Acupuncture is among the oldest healing practices in the world. Acupuncture is one of a number of techniques that comprise a whole medical system called traditional Chinese medicine (TCM). Traditional Chinese Medicine considers the health and balance of the entire system: body, mind, spirit, emotions and environment. The body is understood to be a balance of two opposing and inseparable forces: yin and yang. According to TCM, health is achieved by maintaining the body in a “balanced state” of these two forces. In acupuncture the stimulation of specific points on the body by a variety of techniques, including the insertion of thin metal needles though the skin helps the body maintain or regain it’s balance. According to the 2007 National Health Interview Survey, which included a comprehensive survey of CAM use by Americans, an estimated 3.1 million U.S. adults and 150,000 children had used acupuncture in the previous year. Relatively few complications from the use of acupuncture have been reported to the FDA, in light of the millions of people treated each year and the number of acupuncture needles used.
In 2007 we published a paper describing the establishment of free-care acupuncture clinics within Boston Medical Center with an underserved minority adolescent population. During 2004-2006 the acupuncture clinic had 544 visits for a wide range of conditions, including headaches, a wide variety of pain syndromes, gynecological issues, and gastro-intestinal problems. Visits increased 65 % from the first to the third year of operation.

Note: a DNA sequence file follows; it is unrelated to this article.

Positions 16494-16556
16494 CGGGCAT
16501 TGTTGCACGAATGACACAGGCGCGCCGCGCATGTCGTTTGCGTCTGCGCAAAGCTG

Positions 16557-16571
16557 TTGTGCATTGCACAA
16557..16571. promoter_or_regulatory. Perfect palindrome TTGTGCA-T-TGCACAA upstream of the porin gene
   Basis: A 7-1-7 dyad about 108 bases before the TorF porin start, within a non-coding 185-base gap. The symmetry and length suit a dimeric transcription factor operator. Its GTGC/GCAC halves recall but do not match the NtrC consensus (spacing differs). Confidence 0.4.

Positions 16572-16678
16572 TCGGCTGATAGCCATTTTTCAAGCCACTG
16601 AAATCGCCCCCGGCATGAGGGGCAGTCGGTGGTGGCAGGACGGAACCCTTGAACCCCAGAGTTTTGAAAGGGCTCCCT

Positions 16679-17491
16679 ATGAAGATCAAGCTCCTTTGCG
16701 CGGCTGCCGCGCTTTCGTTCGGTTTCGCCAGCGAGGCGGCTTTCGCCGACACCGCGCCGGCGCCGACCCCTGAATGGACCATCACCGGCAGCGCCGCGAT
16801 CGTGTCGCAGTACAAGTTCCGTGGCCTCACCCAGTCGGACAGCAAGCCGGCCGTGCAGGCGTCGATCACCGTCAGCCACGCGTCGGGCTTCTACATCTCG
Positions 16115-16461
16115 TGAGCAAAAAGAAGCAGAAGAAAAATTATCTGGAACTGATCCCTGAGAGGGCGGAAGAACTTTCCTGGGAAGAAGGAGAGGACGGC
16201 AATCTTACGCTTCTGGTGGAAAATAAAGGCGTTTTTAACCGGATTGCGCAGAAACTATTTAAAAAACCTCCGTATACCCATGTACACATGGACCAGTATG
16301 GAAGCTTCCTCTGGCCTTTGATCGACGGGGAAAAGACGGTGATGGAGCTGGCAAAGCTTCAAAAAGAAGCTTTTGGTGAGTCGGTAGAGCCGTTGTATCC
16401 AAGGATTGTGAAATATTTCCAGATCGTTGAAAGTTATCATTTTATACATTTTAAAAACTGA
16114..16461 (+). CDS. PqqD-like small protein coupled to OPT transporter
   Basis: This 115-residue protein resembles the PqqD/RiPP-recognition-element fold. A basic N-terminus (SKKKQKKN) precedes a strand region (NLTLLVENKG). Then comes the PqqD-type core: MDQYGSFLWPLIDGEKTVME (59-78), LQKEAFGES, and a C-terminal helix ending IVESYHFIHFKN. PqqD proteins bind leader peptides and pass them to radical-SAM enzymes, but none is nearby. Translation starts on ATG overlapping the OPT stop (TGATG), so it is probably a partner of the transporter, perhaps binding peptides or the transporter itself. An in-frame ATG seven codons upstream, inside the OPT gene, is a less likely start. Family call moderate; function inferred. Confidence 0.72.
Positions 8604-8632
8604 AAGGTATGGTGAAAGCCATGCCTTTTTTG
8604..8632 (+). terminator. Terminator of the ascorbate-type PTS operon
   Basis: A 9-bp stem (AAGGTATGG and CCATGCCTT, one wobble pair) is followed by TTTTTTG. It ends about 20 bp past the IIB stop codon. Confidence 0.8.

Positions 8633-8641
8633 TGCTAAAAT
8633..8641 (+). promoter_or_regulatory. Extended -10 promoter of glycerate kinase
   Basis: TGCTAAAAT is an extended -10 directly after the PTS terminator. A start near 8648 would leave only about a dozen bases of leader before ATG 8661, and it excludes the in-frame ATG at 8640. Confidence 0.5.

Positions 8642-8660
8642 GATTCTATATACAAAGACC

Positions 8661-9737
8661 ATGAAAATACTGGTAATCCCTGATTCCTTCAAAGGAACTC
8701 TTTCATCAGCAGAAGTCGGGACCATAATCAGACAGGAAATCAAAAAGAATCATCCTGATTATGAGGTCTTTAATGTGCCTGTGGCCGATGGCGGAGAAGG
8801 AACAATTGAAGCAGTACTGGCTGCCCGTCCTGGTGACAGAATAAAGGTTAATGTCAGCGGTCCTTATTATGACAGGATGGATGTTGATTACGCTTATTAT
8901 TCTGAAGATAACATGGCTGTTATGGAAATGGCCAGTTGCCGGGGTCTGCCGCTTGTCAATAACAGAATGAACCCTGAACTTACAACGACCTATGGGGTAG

In 2008-2009 we surveyed adult users of two free-care acupuncture clinics at Boston Medical Center. This pilot study surveyed patients satisfaction and perceived helpfulness of acupuncture. Over 24 months, a total of 720 acupuncture treatments were administered, consisting of 144 new patient visits and 576 follow-up visits. Overall satisfaction with acupuncture was reported as either “Very Good” or “Good” in 95% of all surveys. Only 1% of respondents reported that they would not use acupuncture again and 93% stated they would recommend acupuncture to friends or family.
- Highfield ES, Lama P, Grodin MA, Kaptchuk TJ, Crosby SS. Acupuncture and Traditional Chinese Medicine for Survivors of Torture and Refugee Trauma: A Descriptive Report. J Immigr Minor Health. 2011 Oct. 18.
- Highfield ES, Laufer MR, Schnyer RN, Kerr CE , Thomas P, Wayne PM. Adolescent Endometriosis-related Pelvic Pain Treated with Acupuncture: Two Case Reports. Journal of Alternative and Complementary Medicine. J Altern Complement Med. 2006 Apr;12(3):317-22.
- Highfield ES, Barnes LL, Spellman L, Saper R. If You Build It, Will They Come? A free-care acupuncture clinic for minority adolescents in an urban hospital. Journal of Alternative and Complementary Medicine July 2008, 14(6): 629-636.
- Wayne PM, Kerr CE, Schnyer RN, Legedza A, German JS, ShieldsMH, Davis RB, Buring JE, Conboy LA, Highfield E, Parton B, Thomas P, Laufer MR. Japanese-Style Acupuncture for Endometriosis-Related Pelvic Pain in Adolescents and Young Women: Results of a Randomized Sham-Controlled Trial. Journal of Pediatric and Adolescent Gynecology. 2008 Oct;21(5):247-57.